.NEW. Six years ago, I joined with many around the world in appealing directly to Barack Obama, president of the United States, for executive clemency for Native American activist Leonard Peltier — the longest-serving political prisoner in the USA. Our appeal was for Obama to use his power of the presidency to set Peltier free. The legal case that the government of the USA constructed to put Peltier behind bars back in 1977 was marred through and through by incompetence and fraud, to put it mildly. It was time to let Peltier go and draw a close to that sad chapter of history.Read more...
It is early morning somewhere in rural South Africa, the sun not yet rising over the horizon. In the dim morning light, through the slowly lifting fog — or is it smoke from the nearby shacks? — I am walking up some makeshift steps on the side of a steep ravine. I look over at the person walking up next to me and study the lines on his face: It is Desmond Tutu, the revered Anglican Church archbishop of South Africa. He is showing me around here, he explains, because he wants me to see how people in South Africa really live, the poverty they still have to face in the land of apartheid.Read more...
News media worldwide are awash now with stories about the recent death of Colin Powell, a towering figure in the world of American military matters and diplomacy, at the age of 84 due to coronavirus-related causes. Past presidents of the United States, not to mention right-wing media and the corporate press in general, are showering the late Powell with praise as a “great American,” a patriot and a war hero in the grand tradition of warmongering in the USA.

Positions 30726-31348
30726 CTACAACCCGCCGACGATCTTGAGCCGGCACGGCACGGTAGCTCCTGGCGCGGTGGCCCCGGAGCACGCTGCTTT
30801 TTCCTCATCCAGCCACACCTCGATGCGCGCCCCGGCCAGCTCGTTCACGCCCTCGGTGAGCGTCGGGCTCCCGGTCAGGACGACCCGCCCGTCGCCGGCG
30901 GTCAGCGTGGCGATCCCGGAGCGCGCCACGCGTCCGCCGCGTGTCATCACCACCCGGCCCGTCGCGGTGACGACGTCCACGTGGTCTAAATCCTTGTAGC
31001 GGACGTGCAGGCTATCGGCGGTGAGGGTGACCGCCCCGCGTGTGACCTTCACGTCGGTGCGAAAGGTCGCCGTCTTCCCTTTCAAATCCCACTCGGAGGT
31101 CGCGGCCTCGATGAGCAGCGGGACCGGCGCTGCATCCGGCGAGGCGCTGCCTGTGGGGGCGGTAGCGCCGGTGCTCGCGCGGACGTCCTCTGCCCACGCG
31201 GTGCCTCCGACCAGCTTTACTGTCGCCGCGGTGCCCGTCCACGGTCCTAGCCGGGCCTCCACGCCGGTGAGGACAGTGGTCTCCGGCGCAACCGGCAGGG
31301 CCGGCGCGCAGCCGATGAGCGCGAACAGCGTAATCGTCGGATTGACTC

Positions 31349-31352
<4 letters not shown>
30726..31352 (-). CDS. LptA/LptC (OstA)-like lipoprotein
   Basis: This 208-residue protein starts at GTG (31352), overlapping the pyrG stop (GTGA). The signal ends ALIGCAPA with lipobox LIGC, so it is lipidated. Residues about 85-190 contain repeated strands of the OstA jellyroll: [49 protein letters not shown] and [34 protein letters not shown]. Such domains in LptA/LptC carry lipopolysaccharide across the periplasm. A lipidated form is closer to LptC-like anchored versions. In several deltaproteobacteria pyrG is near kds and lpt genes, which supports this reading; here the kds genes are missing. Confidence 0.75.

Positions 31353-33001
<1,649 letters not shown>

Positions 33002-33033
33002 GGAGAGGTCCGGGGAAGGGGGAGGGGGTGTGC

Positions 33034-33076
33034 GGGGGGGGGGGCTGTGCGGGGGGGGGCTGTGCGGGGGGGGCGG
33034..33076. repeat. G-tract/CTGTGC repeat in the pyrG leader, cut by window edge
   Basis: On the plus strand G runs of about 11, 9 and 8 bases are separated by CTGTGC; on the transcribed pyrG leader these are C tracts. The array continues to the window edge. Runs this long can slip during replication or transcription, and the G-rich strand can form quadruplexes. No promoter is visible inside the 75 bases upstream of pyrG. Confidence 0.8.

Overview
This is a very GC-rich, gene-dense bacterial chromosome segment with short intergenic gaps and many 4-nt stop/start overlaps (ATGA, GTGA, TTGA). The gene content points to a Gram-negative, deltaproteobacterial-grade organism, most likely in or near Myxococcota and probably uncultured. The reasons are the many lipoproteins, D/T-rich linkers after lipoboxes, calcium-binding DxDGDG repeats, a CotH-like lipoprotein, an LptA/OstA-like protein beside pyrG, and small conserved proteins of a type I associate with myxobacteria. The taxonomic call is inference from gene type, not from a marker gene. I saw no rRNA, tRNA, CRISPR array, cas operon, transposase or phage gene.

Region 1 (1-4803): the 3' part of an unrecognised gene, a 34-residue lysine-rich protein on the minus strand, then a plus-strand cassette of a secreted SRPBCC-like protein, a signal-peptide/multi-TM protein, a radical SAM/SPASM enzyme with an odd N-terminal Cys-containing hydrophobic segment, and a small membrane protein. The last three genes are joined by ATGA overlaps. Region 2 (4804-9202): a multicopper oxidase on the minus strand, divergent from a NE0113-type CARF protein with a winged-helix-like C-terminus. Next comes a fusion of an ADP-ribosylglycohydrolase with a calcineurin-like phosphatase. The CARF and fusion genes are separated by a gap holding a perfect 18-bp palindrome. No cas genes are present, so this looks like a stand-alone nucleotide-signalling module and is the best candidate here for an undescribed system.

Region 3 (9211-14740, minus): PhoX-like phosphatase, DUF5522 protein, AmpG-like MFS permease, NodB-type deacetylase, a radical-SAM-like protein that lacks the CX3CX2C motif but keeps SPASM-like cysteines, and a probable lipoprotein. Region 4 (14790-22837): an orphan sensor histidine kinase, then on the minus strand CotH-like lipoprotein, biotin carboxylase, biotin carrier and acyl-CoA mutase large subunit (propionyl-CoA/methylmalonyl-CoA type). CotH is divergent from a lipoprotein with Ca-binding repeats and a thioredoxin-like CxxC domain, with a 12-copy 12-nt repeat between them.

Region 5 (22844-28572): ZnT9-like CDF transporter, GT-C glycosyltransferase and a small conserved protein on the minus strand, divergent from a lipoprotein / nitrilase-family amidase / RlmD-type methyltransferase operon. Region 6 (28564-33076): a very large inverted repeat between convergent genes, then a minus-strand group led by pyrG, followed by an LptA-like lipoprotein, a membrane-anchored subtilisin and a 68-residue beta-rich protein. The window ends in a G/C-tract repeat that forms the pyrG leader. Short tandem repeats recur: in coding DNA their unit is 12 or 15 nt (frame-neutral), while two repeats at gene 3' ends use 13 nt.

But while being respectful toward those who have personally lost a loved one in Powell, let us also spare the niceties here for the controversial public icon: Colin Powell was no war hero. He was, more accurately, a war criminal. And he was in good company, standing alongside other war criminals at the highest levels of the American state. Powell, like the others, was never prosecuted for war crimes in his lifetime and never took responsibility for his role in carrying out those crimes.
Janice Mirikitani and a friend are walking down the sidewalk, as the friend’s recollection goes, in the Tenderloin district of San Francisco, California, USA — one of the city’s poorer and more merciless areas. Coming down the sidewalk toward them is a man of the streets who is making loud barking and growling noises like a dog; he is obviously in need of some help.